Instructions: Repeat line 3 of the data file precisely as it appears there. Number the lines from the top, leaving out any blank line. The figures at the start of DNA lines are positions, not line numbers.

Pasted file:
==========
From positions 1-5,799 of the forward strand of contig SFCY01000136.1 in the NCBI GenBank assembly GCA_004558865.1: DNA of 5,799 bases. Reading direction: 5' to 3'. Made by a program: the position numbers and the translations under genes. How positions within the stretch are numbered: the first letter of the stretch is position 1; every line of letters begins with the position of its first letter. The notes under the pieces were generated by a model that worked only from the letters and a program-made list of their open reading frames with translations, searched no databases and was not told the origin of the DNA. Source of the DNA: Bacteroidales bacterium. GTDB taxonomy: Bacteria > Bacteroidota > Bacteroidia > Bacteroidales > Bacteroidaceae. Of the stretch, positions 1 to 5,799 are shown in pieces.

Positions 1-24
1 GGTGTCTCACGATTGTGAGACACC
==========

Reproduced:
1 GGTGTCTCACGATTGTGAGACACC